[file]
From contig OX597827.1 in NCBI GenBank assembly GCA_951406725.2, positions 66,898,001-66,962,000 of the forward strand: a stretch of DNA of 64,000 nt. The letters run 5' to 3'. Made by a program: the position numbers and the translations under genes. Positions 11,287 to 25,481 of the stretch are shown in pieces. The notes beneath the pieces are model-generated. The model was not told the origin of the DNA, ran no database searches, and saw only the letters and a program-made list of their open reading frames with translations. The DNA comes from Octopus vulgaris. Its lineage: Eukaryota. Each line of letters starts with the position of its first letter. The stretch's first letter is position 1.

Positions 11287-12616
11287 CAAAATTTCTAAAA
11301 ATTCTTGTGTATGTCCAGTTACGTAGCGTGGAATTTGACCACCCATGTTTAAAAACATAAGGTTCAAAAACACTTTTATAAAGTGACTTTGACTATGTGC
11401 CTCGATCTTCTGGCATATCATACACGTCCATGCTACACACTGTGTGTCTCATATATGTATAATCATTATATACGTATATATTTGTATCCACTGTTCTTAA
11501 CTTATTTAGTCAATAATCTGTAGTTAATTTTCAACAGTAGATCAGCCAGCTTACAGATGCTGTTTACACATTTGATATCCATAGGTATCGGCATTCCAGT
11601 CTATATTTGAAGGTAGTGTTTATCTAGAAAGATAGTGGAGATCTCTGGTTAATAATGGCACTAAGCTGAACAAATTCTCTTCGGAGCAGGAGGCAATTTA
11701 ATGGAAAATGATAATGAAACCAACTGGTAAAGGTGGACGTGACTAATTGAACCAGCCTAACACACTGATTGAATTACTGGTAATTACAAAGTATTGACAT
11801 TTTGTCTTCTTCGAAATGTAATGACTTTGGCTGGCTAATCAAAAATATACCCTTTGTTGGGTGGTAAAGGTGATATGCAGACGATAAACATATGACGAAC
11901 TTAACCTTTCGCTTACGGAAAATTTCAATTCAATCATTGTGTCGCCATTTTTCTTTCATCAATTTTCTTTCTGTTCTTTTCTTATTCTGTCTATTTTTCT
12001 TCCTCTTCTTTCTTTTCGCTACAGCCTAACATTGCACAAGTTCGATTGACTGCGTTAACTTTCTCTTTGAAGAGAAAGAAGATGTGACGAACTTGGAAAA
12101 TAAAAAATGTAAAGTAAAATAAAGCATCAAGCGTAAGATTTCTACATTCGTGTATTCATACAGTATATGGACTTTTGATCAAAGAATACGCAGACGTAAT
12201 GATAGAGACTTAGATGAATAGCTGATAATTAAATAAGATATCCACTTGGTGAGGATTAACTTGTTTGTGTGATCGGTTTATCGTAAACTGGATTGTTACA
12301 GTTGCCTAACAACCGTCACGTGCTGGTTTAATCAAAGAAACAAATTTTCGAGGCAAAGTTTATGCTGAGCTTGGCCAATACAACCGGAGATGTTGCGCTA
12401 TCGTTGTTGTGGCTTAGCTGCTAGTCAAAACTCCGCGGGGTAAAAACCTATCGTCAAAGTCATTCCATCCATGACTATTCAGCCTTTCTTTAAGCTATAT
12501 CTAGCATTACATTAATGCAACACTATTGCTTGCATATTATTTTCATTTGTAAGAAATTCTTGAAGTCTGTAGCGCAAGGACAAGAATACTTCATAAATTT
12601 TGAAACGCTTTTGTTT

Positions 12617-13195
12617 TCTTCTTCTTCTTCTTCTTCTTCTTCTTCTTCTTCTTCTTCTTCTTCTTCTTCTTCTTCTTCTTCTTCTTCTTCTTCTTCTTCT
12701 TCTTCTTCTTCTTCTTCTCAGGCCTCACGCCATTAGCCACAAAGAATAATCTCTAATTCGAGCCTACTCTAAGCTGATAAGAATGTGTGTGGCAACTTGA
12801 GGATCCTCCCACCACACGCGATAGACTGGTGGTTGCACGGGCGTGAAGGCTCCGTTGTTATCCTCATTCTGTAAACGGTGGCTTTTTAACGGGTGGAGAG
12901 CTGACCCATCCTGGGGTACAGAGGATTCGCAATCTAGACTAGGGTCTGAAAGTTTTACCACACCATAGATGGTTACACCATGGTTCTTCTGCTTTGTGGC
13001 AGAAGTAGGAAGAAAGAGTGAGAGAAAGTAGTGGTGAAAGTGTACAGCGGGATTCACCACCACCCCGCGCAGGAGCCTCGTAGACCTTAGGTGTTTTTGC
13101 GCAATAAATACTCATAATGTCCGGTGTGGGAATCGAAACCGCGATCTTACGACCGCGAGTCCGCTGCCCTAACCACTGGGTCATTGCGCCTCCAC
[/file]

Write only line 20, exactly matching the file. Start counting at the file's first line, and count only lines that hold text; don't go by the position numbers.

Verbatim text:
12701 TCTTCTTCTTCTTCTTCTCAGGCCTCACGCCATTAGCCACAAAGAATAATCTCTAATTCGAGCCTACTCTAAGCTGATAAGAATGTGTGTGGCAACTTGA